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Two stage to orbit
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Two stage to orbit

A two stage to orbit (or TSTO) launch vehicle is a spacecraft in which two distinct stages provide propulsion consecutively in order to achieve orbital velocity.

At lift off the first stage is responsible for accelerating the vehicle. At some point the second stage detaches from the first stage and continues to orbit under its own power.

The advantage of such a system is that the entire mass of the spacecraft is not carried into orbit. This reduces the difficulty involved in reaching orbital velocity.

It is not always clear when a vehicle is a TSTO. Many designs which use a very small boost at the beginning of their flight are referred to as single stage to orbit. Some have also coined the expression 1.5STO for 'one and a half stage to orbit', e.g. the Atlas.

Reusable Launch Systems

With reference to a reusable launch system this approach is often proposed as an alternative to single stage to orbit (or SSTO). Its supporters argue that, since each stage may have a lower mass ratio than an SSTO launch system, such a system may be built without approaching as close to the limitations of its structural materials. It therefore should require less maintenance, less testing, experience fewer failures and have a longer working life.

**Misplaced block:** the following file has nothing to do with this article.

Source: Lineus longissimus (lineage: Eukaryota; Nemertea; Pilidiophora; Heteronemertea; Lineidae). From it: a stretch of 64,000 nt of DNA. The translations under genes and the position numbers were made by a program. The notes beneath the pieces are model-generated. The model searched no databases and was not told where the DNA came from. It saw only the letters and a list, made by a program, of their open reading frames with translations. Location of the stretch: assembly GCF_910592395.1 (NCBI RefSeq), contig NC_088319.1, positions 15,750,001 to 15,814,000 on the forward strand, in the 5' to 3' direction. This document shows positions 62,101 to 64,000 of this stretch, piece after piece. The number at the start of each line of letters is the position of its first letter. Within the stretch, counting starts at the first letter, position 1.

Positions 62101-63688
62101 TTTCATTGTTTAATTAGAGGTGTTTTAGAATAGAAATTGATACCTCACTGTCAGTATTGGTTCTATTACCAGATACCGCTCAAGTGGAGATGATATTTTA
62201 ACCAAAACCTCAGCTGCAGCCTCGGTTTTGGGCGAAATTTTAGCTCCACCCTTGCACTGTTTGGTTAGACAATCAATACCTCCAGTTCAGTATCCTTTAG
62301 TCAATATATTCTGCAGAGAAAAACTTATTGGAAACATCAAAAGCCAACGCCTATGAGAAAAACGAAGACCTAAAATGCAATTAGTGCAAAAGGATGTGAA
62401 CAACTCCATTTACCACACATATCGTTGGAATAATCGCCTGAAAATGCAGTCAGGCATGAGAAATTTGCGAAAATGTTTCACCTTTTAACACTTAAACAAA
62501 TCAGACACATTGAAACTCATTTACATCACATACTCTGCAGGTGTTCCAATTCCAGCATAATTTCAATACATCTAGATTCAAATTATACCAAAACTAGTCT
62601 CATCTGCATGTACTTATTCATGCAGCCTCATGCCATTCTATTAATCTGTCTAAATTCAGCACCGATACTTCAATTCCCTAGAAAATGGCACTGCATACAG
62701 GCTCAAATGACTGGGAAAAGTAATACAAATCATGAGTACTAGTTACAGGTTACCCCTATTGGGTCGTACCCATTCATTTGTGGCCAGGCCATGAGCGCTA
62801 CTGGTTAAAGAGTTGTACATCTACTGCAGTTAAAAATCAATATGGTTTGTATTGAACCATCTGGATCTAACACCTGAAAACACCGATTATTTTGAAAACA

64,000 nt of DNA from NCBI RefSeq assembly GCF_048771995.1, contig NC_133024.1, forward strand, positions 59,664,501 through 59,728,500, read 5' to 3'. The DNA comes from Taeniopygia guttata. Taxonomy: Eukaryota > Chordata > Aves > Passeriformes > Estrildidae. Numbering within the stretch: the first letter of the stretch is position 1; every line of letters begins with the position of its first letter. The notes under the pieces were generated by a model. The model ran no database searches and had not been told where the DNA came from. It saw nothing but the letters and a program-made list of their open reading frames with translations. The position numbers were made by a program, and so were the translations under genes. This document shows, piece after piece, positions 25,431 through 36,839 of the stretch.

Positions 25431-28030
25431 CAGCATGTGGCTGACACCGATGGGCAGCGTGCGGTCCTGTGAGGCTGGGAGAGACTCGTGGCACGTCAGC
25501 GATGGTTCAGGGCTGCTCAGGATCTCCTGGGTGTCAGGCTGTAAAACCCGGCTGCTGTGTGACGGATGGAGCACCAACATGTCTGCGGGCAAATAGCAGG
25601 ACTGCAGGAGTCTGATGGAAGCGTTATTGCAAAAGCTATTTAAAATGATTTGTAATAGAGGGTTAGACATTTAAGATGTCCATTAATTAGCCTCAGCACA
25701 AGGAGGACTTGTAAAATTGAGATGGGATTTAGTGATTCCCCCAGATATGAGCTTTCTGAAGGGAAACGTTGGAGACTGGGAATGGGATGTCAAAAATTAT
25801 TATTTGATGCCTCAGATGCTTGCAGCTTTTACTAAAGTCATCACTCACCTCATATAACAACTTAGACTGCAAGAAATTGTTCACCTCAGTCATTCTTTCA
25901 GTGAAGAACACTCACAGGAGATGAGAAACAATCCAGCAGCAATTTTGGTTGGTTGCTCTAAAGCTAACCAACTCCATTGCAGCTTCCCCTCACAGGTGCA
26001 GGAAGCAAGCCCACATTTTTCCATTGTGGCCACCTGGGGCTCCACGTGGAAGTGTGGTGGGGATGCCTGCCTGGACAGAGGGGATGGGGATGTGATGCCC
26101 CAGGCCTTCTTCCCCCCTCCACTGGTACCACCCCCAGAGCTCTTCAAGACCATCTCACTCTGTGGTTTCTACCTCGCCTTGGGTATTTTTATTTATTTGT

Critics argue that the increased complexity of designing two separate stages that must interact, the logistics involved in returning the first stage to the launch site, and the difficulties of conducting incremental testing on a second stage will outweigh these benefits.

Airplane-like First Stage

Many TSTO designs comprise an airplane-like first stage and a rocket-like second stage. The airplane elements can be wings, air-breathing engines, or both. This approach appeals because it transformes the earth's atmosphere from an obstacle into a kind of crutch. Above a certain speed and altitude, wings and scramjets cease being effective, and the rocket is deployed to complete the trip to orbit.